Fact Check: Do NC prisons use student reading scores to predict future growth?

When North Carolina public schools release their annual reading scores, parents, teachers and the public are no doubt interested to see how students are performing. But are prison officials also paying attention to that information?

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Jail cell, prison cell
Kelly Hinchcliffe
RALEIGH, N.C. — When North Carolina public schools release their annual reading scores, parents, teachers and the public are no doubt interested to see how students are performing. But are prison officials also paying attention to that information?

That was the claim made at the North Carolina State Board of Education's meeting held earlier this month in Boone.

Board members had just finished a discussion on school construction needs and had moved onto students' reading proficiency when the topic of prisons came up.

"Long-range capital construction for prisons is based in part on third- (and) fourth-grade reading," said state school board member Wayne McDevitt. "And if we want to take a hard look at making those investments now in reading, maybe we can free up some capital construction money for our earlier conversation we had in terms of building schools instead of prisons."

That statement piqued the interest of this WRAL education reporter, who was listening to an audio recording of the meeting. We decided to check it out.

THE QUESTION: Do North Carolina prisons use public school students' reading scores to predict future prison construction needs?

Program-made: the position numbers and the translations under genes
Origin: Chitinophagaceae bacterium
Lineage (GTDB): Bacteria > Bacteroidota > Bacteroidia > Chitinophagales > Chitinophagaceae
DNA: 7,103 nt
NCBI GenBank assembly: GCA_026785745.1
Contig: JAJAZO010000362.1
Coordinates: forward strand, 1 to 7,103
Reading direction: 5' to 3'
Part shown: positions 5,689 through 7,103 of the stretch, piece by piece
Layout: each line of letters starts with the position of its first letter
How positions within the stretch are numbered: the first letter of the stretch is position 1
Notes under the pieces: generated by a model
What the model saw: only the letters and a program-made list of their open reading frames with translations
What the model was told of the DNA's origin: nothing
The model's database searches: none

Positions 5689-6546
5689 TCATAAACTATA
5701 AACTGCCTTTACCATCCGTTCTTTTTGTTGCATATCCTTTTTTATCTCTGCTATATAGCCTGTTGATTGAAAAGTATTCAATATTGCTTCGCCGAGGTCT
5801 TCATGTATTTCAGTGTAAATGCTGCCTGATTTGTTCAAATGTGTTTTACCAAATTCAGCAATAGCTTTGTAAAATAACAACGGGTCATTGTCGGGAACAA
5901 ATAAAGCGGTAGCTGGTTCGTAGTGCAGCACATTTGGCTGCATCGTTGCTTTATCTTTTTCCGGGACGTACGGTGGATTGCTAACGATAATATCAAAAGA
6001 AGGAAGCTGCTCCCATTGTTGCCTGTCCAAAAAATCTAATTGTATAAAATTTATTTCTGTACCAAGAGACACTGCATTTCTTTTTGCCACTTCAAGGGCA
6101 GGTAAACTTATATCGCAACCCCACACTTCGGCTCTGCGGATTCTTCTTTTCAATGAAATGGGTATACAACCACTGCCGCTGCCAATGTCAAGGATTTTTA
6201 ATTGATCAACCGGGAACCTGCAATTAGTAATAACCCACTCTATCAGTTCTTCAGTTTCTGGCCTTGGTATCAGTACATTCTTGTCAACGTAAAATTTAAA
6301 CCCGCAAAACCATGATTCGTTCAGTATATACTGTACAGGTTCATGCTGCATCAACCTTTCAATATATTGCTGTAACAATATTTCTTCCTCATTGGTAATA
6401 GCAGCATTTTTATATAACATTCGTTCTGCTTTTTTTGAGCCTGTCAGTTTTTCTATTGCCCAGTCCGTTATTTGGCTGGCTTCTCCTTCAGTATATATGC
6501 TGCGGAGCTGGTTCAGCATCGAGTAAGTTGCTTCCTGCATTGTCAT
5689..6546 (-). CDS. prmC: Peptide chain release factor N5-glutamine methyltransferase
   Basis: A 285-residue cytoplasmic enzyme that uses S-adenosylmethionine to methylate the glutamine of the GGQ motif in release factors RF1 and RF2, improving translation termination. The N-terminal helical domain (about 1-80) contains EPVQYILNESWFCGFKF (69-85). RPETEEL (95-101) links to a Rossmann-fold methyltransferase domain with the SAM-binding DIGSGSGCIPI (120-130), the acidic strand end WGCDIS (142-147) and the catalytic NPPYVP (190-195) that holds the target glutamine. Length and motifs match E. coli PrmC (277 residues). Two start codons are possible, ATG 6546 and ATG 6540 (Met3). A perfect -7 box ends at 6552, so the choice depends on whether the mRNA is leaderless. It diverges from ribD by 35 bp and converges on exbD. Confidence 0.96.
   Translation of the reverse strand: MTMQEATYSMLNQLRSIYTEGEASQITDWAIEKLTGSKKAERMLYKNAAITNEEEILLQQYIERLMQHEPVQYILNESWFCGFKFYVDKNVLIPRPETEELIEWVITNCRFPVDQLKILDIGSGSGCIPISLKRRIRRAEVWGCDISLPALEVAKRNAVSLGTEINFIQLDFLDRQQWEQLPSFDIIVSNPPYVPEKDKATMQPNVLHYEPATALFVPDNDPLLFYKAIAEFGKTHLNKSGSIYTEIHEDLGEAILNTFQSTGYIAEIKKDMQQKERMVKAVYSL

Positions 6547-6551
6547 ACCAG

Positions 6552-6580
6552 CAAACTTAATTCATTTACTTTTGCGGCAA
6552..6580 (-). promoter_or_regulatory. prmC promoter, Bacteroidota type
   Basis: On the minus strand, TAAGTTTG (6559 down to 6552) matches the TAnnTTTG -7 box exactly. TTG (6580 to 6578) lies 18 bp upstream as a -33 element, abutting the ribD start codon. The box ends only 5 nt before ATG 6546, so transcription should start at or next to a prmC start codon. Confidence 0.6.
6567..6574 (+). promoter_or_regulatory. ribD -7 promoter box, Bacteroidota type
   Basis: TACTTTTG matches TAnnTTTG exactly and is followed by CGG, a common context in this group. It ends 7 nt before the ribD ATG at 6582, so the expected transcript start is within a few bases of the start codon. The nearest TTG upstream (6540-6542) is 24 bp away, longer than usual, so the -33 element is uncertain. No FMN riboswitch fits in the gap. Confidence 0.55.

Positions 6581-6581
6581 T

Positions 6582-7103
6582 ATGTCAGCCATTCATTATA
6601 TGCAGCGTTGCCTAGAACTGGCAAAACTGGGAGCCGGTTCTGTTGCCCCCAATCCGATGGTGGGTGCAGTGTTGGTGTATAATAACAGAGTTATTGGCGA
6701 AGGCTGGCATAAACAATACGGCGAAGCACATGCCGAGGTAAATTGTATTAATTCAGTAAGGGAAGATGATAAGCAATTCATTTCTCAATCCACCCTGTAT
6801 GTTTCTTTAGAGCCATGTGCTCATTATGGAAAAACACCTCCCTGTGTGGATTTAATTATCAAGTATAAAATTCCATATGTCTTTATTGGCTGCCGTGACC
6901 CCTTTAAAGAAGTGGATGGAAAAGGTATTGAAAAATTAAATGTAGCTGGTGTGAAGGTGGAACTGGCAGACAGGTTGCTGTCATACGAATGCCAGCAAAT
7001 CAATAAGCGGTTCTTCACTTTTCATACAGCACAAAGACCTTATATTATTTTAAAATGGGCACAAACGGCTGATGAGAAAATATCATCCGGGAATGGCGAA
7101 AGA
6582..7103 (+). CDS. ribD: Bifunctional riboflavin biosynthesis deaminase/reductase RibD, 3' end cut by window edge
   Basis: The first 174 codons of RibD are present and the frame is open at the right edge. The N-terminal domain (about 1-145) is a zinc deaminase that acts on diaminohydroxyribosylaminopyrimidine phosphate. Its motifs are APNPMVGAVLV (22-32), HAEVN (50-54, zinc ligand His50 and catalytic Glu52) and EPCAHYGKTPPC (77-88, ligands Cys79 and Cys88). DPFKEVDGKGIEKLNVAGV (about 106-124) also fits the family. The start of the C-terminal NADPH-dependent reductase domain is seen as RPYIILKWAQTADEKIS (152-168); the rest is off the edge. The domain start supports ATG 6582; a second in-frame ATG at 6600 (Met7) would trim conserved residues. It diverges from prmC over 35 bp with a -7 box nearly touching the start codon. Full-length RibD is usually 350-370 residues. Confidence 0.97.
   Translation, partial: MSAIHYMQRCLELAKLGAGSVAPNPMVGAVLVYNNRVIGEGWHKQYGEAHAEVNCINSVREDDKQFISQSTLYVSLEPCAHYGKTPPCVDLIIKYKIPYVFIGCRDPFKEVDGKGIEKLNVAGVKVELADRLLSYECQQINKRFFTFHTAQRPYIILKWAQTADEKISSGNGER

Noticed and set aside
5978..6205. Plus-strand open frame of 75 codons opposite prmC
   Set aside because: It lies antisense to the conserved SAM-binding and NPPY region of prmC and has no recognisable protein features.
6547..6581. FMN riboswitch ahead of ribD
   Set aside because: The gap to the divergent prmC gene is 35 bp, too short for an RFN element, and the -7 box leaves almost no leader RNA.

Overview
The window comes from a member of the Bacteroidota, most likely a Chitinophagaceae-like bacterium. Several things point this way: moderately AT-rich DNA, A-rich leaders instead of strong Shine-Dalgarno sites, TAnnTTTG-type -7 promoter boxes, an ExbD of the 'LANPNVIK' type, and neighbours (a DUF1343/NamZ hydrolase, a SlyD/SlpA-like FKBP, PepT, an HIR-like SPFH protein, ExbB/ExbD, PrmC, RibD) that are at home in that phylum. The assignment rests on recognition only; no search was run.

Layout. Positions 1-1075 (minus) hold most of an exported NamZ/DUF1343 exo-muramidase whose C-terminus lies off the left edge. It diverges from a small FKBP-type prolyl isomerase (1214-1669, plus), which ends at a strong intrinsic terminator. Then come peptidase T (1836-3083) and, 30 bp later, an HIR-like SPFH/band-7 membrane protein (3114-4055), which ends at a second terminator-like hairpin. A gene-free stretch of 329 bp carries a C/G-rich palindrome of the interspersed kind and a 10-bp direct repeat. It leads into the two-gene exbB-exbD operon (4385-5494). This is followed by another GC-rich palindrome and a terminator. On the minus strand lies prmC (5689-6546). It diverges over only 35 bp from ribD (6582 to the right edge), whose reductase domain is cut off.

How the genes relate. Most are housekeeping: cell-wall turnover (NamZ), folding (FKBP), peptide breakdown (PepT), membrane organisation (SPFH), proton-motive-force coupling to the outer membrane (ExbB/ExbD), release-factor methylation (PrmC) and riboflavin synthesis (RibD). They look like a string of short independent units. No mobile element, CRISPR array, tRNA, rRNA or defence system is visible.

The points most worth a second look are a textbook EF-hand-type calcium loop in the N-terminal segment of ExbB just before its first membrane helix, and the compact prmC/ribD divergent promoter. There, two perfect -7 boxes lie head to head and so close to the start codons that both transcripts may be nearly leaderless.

A COMMON CLAIM: When we posed this question to the North Carolina Department of Public Safety, a spokesman emailed back 10 minutes later.

"Absolutely not! That’s an urban myth that’s been running around for years," wrote DPS communications officer Keith Acree. "Who said it? We’ll be more than glad to contact them and set the record straight."

McDevitt, who made the statement, has been on the state school board since 2001 and previously served as vice chairman. WRAL emailed him to ask the source of his claim but has not heard back.

While we don't know the source of McDevitt's claim, it's important to note that he is not alone in sharing this information. A quick Google search reveals numerous stories and fact checks on this very topic.

In 2010, a reporter at The Oregonian wrote that "a prominent early education researcher at Yale University" said the same thing. The reporter also found similar statements online "from a principal in residence at the U.S. Department of Education, an officer in the International Reading Association and by several op-ed columnists."
PolitiFact also wrote about this claim in 2013 and rated it as "Pants on Fire!" wrong.

The claim has been repeated "many times" in North Carolina, according to Acree, who said he has even had to correct some reporters through the years.

NC SCHOOL OFFICIAL RESPONDS: A spokeswoman with the North Carolina Department of Public Instruction emailed WRAL Friday morning to say that this fact check "seemed a little harsh."